Dialogue C K Ranganathan
C K Ranganathan
CMD, Cavinkare
19 Sep 2003
'“My dream for Cavinkare is to be a 5,000 crore company by 2012. We aim to be a global player and would not like to restrict ourselves to India alone.”'
From a small partnership firm in 1983 with an investment of Rs.15,000 to a 255 Crore Company, Cavinkare has grown steadily with C K Ranganathan at the helm. Gifted with intuitive business acumen and a talent for introducing profitable marketing strategies, which has been instrumental in increasing the market share of Cavinkare’s flagship brands, C K Ranganathan is now looking to tap the foods segment as well. In conversation with Abitha .G of exchange4media, C K Ranganathan talks about the growth of Cavinkare, his innovative marketing strategies and his dreams for Cavinkare.

Q. Why the name Cavinkare?

The name “Cavinkare” was created because we wanted our brand name to have a neutral appeal compared to the earlier name, “Beauty Cosmetics”. We also wanted to move beyond cosmetics. “Cavin” means beauty in Tamil and “care” in the brand name is spelt as Kare, The name is special to me since it has my initials C and K representing my father’s name, Chinni Krishnan.

Q. Could you take us through Cavinkare’s growth over the years?

I started a small partnership firm way back in 1983 with an initial capital investment of Rs.15, 000. In 1990 we streamlined the outfit to make it more professional and made the company a Private Limited concern. We then named it as “Beauty Cosmetics” which was then changed to Cavinkare in 1998.

Initially with a meager capital it was very difficult to move forward. It took me about three years to get a bank loan. Growth started happening eventually albeit slowly. In 1990, we were a 40 lakh company per annum. Today we are a 255 crore company. We maintain an annual compounded growth rate of 40%.

There were various high points during Cavinkare’s growth. 1990 was a high point when we hired professionals in different areas. Another high point was when we expanded the network beyond South. This happened between 1991 and 1995. 1998 was a significant year since we launched Fairever Fairness Cream and Indica Hair Dye that took the company to new heights.

Q. What are the most important ingredients, which spurred Cavinkare’s success?

We have a very clear understanding of our consumer needs. A consumer does not directly put forth his requirements and hence to obtain a clear image of what he wants we analyze and understand the consumer’s mindset. Secondly we leverage and execute the understanding better. One other key effort we have taken up is in distribution and marketing. We definitely have an edge over our competitors since we have made our products available in every nook and corner of India including remote villages.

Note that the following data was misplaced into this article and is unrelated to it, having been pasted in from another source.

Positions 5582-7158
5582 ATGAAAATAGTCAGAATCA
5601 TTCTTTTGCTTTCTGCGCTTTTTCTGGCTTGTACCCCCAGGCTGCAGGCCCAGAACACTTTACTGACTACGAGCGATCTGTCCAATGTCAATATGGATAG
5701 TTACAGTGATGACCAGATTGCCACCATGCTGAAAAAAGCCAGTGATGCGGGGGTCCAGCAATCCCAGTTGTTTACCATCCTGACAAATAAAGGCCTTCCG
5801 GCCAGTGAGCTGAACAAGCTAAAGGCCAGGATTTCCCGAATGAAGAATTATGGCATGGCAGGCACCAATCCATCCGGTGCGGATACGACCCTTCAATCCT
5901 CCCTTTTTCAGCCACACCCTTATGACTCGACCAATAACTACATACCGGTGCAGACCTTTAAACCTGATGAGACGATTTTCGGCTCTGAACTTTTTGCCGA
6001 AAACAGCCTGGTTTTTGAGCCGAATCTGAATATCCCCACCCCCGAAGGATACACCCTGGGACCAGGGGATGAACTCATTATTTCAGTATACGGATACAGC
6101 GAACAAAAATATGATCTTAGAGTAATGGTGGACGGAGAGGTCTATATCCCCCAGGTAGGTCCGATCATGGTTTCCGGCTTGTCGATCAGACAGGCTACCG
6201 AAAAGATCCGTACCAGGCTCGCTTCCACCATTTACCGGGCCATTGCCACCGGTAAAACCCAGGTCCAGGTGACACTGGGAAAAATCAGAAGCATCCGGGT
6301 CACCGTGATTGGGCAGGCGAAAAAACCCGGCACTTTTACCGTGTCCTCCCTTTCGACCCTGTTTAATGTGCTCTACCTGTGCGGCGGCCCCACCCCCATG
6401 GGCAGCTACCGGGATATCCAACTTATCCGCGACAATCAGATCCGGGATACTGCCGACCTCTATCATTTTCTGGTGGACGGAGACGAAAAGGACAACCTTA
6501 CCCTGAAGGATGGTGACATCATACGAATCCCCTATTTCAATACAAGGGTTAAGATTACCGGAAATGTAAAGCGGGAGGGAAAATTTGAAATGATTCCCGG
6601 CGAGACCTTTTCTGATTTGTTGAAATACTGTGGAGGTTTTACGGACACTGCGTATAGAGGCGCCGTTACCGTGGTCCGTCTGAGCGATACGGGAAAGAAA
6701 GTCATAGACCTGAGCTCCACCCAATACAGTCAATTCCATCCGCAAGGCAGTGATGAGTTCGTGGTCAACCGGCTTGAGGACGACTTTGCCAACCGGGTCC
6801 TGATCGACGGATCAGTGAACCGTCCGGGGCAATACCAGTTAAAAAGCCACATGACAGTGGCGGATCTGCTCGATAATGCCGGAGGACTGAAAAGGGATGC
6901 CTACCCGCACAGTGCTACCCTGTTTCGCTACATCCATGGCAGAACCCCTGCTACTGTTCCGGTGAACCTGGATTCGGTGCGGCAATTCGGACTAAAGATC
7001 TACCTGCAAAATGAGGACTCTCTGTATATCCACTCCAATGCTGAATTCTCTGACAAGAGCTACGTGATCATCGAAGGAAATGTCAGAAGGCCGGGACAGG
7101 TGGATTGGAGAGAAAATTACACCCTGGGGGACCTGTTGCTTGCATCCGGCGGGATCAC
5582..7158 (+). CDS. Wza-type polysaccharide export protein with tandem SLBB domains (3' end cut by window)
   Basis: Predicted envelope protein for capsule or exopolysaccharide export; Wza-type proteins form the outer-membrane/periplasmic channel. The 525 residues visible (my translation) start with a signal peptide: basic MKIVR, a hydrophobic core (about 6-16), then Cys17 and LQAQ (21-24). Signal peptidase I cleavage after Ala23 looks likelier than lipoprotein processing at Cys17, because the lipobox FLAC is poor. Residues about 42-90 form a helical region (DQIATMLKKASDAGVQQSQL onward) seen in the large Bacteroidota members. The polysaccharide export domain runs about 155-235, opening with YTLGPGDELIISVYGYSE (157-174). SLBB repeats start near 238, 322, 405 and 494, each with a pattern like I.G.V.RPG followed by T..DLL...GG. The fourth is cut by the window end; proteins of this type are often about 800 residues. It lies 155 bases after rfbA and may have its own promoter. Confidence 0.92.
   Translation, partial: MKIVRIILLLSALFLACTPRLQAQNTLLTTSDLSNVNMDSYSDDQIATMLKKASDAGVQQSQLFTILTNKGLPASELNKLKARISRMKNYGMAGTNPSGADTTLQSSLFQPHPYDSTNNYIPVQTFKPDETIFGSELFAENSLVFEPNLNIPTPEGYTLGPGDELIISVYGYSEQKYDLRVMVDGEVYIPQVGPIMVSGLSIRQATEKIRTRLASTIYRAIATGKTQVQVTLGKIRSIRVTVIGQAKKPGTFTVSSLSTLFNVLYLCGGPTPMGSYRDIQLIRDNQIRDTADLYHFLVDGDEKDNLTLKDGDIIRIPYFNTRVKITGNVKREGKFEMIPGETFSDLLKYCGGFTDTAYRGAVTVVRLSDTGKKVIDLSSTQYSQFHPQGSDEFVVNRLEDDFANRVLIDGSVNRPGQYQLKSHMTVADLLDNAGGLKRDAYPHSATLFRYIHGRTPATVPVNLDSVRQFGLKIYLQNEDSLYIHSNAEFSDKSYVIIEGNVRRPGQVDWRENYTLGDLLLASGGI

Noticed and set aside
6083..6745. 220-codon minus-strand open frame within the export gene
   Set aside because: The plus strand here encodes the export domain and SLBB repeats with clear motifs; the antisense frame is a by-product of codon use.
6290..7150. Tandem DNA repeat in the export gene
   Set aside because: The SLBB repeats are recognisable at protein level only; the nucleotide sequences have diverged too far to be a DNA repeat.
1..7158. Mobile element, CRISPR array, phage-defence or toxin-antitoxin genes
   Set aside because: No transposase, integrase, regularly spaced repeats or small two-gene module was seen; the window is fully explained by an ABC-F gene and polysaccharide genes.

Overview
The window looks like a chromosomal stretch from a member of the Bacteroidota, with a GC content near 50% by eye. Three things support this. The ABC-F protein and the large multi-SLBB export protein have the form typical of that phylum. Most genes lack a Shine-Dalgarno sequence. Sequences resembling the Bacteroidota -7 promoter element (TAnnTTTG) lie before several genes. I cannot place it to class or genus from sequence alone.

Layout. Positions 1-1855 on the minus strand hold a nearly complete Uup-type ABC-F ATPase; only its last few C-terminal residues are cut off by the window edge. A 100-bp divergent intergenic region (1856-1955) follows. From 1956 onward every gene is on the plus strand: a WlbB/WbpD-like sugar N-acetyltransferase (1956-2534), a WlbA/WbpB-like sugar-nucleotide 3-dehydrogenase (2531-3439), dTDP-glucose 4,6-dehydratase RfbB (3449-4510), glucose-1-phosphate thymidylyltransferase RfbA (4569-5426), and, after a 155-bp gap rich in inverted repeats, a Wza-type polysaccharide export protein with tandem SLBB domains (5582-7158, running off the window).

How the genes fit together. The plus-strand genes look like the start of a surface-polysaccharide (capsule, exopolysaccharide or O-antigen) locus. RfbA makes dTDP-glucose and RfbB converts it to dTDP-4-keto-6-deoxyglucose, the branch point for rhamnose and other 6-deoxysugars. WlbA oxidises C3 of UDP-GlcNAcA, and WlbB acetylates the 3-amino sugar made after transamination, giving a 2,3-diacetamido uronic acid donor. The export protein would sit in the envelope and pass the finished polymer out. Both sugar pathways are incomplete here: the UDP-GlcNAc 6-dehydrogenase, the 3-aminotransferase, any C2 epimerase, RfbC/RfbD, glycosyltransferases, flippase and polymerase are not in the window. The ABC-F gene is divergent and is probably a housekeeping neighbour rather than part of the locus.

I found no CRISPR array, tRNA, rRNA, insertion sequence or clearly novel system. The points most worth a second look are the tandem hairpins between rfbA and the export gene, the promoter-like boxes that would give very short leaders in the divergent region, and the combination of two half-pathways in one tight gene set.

Another factor is Research and Development. We have about 36 people working in our full-fledged R&D center. We are also coming up with a new research center in Chennai itself, which is due to commence operations next year and is presently under construction. It is about 38,000 sq.ft and is located in Ekatuthangal. We will be making an investment of about 15 crores in 3 years time for the internal infrastructure facilities of the Research Centre. This Centre will focus on fundamental research, enabling us to exhaustively understand nature’s potential, analyze different natural ingredients and harness their potential without losing their efficacy. Apart from that we will also be working in synthetic areas and strengthen the composition of our flagship products. The R&D center has been primarily put up to stress our focus on research as a very vital tool and moreover we also want to attract good talent for the center. We don’t have a factory of our own so that leaves us with these key things, which are, to sum up, Research, Marketing and Distribution that have spurred our success.

Q. What are the important milestones in your career with Cavinkare?

When we launched shampoo as a commodity there were roughly about 200 competitors in the market and when we approached the retailer it was the retailer’s call in most of the markets. They wanted to have a strong say in the pricing and were not interested in stocking the products otherwise. So we undertook a consumer study to understand behaviour patterns. In one such study where I was present, I happened to see a consumer approach the counter requesting for a Velvette Sampoo Sachet. In those days Velvette was the pioneer in selling Shampoo in Sachets. Though the retailer gave the consumer a different sachet brand, the consumer still chose to buy it without much ado.

The retailer explained that Velvette was the first to introduce itself in sachets, and hence consumers generally ask for the brand but what they really want is a sachet shampoo and don’t notice the brand much. So we wanted to break out of this situation and create quality awareness about our shampoo brand Chik. That is when I hit upon the idea of giving away one sachet of Chik Shampoo free for 5 empty sachets of any shampoo brand initially and then after the move started picking up momentum we restricted the free shampoo exchange only for empty sachets of Chik. This idea worked out pretty well for us. Retailers too reaped benefits from the idea. Apart from their service charges we also gave them a Chik Sachet free for every 15 empty sachets they get from the consumer so they initially set the momentum by making an offer to school going kids to pick up empty sachets of shampoo brands in exchange for chocolates. Also we kept our prices higher than the rest of the shampoos in the market, this helped us maintain our profits and the retailer also believed he had a higher margin by stocking our products. After this move, in about six months time, we became available in several outlets in good quantities.